The government purchases many items for many activities. At times, these materials are one off’s or custom parts. Many more times these parts are ordinary items that are required for specific purposes.
The problem is when the project is built, or the adaption is finished or even canceled, parts are left over. Often these parts are in original packing, or in like new condition. They are placed into storage. Very often these parts are rarely cataloged or made available to others in the organization. They sit, take up room, and most are often cleaned up at some future time by being thrown out.
Carpet, HVAC parts and supplies, computer parts, piping parts, tools of all varieties, and electronic devices are all just a drop in the bucket of items purchased in excess.
As far as I know, there is no mechanism for the return of the parts to vendors.
Even if the government has to pay for shipping and a restocking fee, returning excess or incorrect parts is a money saver.
Warehouse and storage space is at a premium. That space is often at the expense of work space. At times storage areas create safety issues or unsafe work areas due to clutter or restricting "elbow room" or access.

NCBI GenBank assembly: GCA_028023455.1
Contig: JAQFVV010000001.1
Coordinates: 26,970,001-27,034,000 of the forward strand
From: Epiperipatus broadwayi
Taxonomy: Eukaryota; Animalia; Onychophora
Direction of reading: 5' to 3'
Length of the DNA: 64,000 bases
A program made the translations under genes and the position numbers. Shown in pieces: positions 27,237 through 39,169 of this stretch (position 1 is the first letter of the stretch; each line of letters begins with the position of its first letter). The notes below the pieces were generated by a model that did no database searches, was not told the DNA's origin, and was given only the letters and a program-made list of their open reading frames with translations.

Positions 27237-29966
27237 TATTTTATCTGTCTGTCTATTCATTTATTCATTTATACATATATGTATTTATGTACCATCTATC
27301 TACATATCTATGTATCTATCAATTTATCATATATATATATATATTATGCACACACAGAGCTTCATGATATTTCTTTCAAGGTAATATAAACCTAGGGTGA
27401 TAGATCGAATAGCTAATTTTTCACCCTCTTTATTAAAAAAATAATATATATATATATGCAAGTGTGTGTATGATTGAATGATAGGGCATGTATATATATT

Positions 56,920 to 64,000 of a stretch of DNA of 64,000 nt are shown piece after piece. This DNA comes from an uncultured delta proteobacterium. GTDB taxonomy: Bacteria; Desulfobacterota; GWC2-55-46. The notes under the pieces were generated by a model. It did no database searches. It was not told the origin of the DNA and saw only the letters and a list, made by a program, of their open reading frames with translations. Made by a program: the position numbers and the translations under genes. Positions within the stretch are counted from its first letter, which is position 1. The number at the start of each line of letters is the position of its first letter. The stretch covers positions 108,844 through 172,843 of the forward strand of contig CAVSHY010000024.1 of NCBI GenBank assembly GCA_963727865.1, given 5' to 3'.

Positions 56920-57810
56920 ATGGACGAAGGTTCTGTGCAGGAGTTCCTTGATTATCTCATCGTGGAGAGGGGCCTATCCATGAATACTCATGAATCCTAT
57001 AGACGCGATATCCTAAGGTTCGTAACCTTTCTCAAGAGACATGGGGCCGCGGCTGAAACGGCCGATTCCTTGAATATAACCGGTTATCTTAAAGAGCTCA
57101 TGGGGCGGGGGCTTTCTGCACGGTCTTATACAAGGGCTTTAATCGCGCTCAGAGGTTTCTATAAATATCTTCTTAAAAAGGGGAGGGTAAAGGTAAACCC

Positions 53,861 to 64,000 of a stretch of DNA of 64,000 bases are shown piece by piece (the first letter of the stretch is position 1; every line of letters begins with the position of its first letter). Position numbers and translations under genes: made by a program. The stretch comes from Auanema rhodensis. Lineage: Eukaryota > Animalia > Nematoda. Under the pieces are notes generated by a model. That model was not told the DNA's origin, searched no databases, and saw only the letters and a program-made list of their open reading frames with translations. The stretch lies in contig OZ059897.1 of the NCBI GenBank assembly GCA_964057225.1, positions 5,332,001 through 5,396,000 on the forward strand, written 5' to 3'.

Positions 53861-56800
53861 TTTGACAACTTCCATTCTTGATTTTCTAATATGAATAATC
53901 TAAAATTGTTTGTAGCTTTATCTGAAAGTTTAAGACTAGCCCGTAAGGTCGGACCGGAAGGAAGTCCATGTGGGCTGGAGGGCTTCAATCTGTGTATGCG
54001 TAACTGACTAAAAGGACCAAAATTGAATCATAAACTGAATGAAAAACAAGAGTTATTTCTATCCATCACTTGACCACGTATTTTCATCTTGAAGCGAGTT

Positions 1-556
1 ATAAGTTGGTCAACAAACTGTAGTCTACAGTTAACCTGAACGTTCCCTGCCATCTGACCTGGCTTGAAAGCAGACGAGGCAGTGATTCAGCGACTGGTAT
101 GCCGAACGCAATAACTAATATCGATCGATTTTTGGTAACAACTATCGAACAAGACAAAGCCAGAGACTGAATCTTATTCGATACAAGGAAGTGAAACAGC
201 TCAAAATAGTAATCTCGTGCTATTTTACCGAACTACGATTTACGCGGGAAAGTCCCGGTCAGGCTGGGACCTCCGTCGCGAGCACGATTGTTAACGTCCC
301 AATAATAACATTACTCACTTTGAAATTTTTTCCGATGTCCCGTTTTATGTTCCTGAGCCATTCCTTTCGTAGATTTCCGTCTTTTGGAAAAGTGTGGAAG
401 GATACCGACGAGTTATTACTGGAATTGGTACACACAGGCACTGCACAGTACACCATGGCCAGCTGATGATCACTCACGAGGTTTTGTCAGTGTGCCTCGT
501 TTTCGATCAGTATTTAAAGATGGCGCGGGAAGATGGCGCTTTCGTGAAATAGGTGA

Worst, failure to return parts very often results in the discovery of items thrown away by the general public. Like new items being discovered in the trash heaps and landfills of America with the shipping labels attached.
Not good PR or a confidence builder for our taxpayers.
The government also spends considerable money to contract the sale of excess material. There is a need for this service for items that have outlived their usefulness.
There is no need for this service for items that could have been returned to the vendor for the cost of shipping and a restock fee. The remainder of the purchase price returned to the tax payer.
Mandate that each activity the return of items that are ordered in excess or wrongly. The same people placing an order can do the return work.